and neglect. Sometimes abuse commences during adolescence as parents may experience
difficulties in dealing with the adolescent's behaviour and desire for independence.

What are the effects of child abuse?

Abuse is harmful to children. Children may experience a range of emotional,
psychological and physical problems and trauma as a result of being abused or neglected.

All forms of abuse are likely to result in emotional problems for the child, in particular, a
lack of self esteem and distrust of adults. The longer the abuse goes on, the more serious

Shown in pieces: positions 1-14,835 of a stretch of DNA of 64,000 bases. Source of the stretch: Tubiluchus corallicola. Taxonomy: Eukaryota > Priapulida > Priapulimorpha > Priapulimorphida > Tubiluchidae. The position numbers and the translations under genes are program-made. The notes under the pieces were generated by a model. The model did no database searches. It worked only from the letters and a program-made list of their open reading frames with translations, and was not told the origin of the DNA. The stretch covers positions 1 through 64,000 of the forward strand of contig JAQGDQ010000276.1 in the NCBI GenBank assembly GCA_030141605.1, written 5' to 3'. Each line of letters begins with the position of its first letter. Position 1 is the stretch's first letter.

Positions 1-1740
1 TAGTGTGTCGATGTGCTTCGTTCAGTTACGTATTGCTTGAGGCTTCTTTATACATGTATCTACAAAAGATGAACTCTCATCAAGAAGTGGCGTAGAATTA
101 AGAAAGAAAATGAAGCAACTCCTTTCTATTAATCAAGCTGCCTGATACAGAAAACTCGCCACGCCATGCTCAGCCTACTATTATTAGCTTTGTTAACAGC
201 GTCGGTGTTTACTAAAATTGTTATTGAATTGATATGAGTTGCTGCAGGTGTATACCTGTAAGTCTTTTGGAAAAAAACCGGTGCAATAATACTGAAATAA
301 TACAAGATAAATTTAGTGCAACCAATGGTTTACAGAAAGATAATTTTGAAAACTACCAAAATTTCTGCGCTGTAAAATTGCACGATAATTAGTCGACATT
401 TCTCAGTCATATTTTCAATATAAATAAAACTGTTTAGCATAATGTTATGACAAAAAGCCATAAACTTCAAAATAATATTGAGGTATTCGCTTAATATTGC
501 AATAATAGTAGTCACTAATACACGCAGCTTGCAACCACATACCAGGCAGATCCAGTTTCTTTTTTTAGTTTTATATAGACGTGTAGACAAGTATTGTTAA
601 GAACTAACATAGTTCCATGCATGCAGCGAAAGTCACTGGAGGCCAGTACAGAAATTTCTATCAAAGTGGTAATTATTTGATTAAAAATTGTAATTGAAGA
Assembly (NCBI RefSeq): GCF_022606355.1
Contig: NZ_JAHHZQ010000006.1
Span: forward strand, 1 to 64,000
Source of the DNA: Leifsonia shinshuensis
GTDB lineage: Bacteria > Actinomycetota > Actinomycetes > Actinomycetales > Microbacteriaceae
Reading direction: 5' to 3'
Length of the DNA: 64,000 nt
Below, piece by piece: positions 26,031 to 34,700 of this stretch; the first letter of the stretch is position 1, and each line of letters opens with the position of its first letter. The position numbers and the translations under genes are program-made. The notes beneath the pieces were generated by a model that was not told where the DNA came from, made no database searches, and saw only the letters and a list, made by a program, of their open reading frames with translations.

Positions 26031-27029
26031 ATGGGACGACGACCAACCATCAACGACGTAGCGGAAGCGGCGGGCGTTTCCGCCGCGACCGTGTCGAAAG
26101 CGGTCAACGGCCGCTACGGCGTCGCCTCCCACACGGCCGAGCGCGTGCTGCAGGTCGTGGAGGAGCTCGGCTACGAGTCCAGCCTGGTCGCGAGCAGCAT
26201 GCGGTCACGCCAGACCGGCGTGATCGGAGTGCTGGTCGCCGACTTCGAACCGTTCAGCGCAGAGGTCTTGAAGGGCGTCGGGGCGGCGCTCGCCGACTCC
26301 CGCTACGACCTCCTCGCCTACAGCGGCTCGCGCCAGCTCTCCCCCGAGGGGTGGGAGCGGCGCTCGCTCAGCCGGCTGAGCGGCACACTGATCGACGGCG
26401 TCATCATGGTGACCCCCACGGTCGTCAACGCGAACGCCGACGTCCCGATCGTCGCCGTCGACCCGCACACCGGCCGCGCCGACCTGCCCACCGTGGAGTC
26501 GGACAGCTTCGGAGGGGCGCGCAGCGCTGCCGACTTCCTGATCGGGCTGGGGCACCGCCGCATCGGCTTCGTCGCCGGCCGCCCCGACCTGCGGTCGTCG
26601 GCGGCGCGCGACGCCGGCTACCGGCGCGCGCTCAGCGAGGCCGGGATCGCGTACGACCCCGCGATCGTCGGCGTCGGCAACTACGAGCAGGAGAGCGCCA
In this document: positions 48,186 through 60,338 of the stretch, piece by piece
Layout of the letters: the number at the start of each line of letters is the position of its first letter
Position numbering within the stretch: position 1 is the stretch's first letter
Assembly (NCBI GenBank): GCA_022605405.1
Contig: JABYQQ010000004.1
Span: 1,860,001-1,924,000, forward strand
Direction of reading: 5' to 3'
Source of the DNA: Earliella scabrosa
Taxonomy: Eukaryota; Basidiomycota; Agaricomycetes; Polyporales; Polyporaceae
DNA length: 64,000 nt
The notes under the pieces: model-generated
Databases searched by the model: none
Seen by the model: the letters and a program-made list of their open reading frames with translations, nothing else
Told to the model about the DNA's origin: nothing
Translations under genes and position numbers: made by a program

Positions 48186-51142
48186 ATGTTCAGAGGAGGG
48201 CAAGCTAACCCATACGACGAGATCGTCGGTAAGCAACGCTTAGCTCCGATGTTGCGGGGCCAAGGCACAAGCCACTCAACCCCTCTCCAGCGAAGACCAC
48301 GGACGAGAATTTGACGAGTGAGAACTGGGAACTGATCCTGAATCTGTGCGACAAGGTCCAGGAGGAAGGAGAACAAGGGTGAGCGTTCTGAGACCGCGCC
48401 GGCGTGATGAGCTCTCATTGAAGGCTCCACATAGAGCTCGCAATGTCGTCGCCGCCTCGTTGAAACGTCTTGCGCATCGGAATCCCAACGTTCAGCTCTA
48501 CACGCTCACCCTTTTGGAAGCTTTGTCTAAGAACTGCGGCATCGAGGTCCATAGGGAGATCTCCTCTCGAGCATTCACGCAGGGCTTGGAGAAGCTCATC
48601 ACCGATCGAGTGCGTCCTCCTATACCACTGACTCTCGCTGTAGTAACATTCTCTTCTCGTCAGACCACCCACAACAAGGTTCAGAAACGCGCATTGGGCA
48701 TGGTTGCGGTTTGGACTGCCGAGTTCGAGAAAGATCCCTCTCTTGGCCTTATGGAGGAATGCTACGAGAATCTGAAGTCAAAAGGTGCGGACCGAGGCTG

are the effects. Abused and neglected children are more likely than other children to be
self destructive or aggressive, to abuse drugs and/or alcohol, or become young offenders
or "street kids". In some situations abuse and neglect may result in permanent physical

In the longer term, adults who have been abused as children are also more likely to abuse
their own children and often experience difficulties in forming satisfactory relationships
with other adults.

Treatment and counselling services for children who have been abused assist in working
through the trauma and in reducing the effects of the abuse. The most serious effects are
likely to occur when no one takes action to stop the abuse and to protect the child.

How can abuse and neglect be recognised?

Behavioural or physical signs which assist in recognising child abuse are known as